If we consider polynomial-time (or log-space) computable reductions $<_p^m$ as transformations between computational problems, then the following definitions of known complexity classes suggest the conservation of information under "efficient" transformations. Assuming $P\ne NP$, it seems that information flows only from easy problems to hard problems thorough efficient reductions.

$P=\{L| L<_p Horn3SAT, \bar L <_p Horn3SAT \}$

$NP=\{L| L<_p 3SAT \}$

$CoNP=\{L| \bar L<_p 3SAT \}$

$NPC=\{L| L<_p 3SAT, 3SAT<_p L \}$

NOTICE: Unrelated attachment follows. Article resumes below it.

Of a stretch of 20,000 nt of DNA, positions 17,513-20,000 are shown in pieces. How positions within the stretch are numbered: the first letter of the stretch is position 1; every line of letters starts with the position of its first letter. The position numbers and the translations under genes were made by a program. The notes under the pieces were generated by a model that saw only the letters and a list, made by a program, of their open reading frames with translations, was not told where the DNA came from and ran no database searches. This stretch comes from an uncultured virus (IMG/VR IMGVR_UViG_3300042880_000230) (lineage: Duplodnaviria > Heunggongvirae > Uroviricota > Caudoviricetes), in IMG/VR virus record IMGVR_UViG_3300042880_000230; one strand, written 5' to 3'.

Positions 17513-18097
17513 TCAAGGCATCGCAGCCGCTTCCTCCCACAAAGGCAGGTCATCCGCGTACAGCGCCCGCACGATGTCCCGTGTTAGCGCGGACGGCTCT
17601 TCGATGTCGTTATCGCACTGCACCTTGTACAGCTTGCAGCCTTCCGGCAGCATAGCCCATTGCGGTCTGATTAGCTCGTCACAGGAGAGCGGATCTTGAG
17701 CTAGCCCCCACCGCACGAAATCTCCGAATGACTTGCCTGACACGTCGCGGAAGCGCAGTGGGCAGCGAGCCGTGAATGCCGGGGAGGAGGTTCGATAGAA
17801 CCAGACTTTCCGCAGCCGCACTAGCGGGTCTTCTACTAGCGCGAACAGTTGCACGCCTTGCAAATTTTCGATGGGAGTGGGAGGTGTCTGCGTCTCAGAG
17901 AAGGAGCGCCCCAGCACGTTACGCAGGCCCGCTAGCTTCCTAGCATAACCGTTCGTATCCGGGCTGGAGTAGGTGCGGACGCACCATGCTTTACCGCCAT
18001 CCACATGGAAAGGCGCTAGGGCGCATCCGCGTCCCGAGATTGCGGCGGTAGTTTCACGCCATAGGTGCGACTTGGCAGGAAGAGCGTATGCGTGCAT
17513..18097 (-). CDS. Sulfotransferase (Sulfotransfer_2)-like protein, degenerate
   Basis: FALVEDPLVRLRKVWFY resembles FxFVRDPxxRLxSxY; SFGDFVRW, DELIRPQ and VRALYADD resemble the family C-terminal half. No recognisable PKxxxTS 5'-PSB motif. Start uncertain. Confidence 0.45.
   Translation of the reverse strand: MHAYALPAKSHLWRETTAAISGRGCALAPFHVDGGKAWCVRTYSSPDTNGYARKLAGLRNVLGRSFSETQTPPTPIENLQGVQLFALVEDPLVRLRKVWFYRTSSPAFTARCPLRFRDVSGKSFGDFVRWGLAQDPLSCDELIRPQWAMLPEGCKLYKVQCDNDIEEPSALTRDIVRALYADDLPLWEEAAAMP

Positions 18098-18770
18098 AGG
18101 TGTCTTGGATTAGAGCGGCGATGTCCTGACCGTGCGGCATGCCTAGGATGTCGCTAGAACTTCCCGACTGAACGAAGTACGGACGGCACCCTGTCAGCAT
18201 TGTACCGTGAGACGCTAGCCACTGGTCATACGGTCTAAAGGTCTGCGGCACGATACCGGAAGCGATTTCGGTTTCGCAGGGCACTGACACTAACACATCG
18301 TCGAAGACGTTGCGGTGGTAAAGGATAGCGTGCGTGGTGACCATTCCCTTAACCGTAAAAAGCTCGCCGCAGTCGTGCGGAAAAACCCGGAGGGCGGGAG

$PC=\{L| L<_p Horn3SAT, Horn3SAT<_p L \}$

Is there a notion of computational hardness in terms of information flow that explains this apparent asymmetry of information flow between natural computational problems?

I am aware of the theorem that $P=NP$ if and only if a sparse set is $NP$-complete. I'm looking for notions different than set sparsity.


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